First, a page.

In this vein, I’m assuming you’ve already read Richard Susskind’s thoughts on “The End of Lawyers,” as well as Tony Williams’ counterpoints. If you’re not yet on board with the notion that Great Turmoil Cometh — with all this prophecy, with the recession, with globalization, with generational change, and so much more — you might as well skip the rest of this post, and this blog, too.
There is a mass chorus of voices, rising in volume and pitch, warning you to change how your organization thinks and operates, as soon as possible. Oddly enough, I’m not going to join in — not right yet, anyway.
Change is maybe the single most difficult human condition to experience, and almost everyone wants to put it off as long as they can. Even when they know what to do and how important it is to do it, people still resist change with ferocity, as David Maister’s terrific new book Strategy and the Fat Smoker makes clear. Most of us would prefer to change a year late than a year early, even knowing that the cost will be higher down the road. Trying to swim against that tide, as would-be change agents and innovators within law firms can attest, is exhausting.
The vast majority of organizational “change initiatives” are stillborn for precisely this reason: preventive change generates hardly any traction. Change invariably occurs only when it absolutely must (if not sometime after that). The more insulated your organization is from the effects of a changing environment, the more difficult it is to foment change before the crisis hits — and few organizations have traditionally been more insulated from reality than law firms. What’s really happening here is that that insulation is about to be stripped away.
My thought, worth every penny you’re paying for it, would be to take all these portents of imminent upheaval and use them to soften the ground in your organization — prepare the environment for major change without necessarily trying to force it through yet. It’s possible your organization may be sufficiently flexible, forward-thinking and innovation-inclined that a simple call to readiness will be enough to get the wheels of actual proactivity rolling. But in most places, resistance to change will be so fierce that you’ll wear yourself out trying to get everyone into the cellar before the tornado’s in plain sight.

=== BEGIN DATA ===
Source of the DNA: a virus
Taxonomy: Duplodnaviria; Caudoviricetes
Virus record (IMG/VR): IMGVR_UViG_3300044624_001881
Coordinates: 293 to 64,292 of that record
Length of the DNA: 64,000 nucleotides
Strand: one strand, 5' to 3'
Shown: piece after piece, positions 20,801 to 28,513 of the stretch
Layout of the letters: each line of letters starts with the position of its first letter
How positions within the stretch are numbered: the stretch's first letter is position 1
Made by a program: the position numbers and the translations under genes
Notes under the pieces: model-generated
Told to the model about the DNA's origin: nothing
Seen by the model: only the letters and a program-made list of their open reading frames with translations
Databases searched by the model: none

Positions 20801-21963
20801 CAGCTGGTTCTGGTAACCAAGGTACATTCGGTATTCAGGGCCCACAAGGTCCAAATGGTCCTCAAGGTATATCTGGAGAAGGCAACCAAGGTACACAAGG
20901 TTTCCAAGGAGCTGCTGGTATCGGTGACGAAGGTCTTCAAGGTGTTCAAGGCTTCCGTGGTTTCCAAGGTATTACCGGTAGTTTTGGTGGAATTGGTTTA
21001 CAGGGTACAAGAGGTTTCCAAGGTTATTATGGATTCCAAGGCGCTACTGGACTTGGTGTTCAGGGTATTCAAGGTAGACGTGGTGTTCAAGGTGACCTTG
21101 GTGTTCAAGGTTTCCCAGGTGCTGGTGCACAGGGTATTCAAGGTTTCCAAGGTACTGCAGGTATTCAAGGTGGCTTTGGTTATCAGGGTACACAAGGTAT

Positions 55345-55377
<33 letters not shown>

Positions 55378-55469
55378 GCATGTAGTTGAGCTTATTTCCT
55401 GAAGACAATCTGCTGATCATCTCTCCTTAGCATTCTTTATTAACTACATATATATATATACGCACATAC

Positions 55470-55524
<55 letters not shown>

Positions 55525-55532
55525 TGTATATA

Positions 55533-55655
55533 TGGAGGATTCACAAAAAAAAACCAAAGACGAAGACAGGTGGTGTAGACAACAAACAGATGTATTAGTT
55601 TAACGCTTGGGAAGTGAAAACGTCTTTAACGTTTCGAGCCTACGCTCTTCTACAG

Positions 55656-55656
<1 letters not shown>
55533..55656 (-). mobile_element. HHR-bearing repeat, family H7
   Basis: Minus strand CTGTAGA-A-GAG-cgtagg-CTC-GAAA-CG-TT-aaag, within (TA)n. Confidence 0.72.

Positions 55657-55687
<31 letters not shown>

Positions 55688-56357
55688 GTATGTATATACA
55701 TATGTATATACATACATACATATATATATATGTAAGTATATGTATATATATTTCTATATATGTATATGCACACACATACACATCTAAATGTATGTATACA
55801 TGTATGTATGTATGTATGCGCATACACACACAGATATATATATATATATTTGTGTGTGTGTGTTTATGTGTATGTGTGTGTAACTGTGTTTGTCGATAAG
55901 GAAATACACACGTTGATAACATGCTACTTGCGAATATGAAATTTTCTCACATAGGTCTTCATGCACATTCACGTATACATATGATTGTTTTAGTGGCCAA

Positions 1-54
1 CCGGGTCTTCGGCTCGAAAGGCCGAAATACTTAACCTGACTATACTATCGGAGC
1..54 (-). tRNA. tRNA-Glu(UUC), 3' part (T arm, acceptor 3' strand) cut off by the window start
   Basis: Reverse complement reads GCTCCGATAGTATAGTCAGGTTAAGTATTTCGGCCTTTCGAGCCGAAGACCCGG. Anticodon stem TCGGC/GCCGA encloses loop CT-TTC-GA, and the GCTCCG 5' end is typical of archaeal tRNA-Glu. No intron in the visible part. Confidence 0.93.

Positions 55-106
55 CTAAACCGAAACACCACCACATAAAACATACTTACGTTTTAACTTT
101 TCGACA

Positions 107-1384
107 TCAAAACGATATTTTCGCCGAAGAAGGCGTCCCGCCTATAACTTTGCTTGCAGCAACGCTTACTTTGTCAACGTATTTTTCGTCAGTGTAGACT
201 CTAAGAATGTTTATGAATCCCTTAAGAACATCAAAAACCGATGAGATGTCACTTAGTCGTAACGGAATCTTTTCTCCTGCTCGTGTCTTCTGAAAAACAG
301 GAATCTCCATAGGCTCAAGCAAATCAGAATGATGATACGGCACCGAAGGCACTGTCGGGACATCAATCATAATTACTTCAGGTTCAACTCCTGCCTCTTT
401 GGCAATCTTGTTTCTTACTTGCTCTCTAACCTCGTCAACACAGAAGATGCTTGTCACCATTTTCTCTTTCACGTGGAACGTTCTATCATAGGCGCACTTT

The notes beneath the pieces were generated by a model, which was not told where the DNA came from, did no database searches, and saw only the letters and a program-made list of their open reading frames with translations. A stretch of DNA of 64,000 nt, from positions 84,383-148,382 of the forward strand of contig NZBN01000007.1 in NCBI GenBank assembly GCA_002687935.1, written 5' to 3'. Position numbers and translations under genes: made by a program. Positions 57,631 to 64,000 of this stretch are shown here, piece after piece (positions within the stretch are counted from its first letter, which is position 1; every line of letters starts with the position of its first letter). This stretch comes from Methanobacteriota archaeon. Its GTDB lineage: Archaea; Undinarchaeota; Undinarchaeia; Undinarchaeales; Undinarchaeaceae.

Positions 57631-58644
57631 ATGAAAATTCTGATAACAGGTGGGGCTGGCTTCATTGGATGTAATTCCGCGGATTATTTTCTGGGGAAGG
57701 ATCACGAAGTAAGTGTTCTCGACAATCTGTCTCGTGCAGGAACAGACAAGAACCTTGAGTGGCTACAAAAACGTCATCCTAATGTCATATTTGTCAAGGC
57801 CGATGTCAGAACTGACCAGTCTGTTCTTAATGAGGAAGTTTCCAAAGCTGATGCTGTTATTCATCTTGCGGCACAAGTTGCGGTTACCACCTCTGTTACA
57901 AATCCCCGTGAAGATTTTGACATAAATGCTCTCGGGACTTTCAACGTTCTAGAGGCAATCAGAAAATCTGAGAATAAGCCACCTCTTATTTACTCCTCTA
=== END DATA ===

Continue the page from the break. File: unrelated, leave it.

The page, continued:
But when the crisis is at hand, when the prospect of personal trauma is inescapable, then people will suddenly remember the lawyer who was thought to be crying wolf. You’ll find worried faces and willing hands at your door, people prepared to endure the sacrifice of real change because they feel truly threatened, maybe for the first time in their careers. At that point, you will be asked repeatedly for (a) a full understanding of the macro forces buffeting your organization, (b) a vision for where your organization needs to go and why, and (c) a plan to get there, all ready to roll out. This is the nest you can be building right now — the fallout shelter to which your neighbours are going to be drawn.
Change management will not be a priority for lawyers until it’s almost too late — I don’t see any way around that. So be ready to act quickly and decisively between the “almost” and the “too late.” Lay your plans, seek out and establish allies within the organization, and keep issuing the storm warnings. With luck, you’ll establish momentum and awareness with enough key parties that you can capitalize on the numerous opportunities the crisis will present before zero hour. But if not, then at the very least, your groundwork could be the difference between simply getting your organization through the storm, and being a victim of it.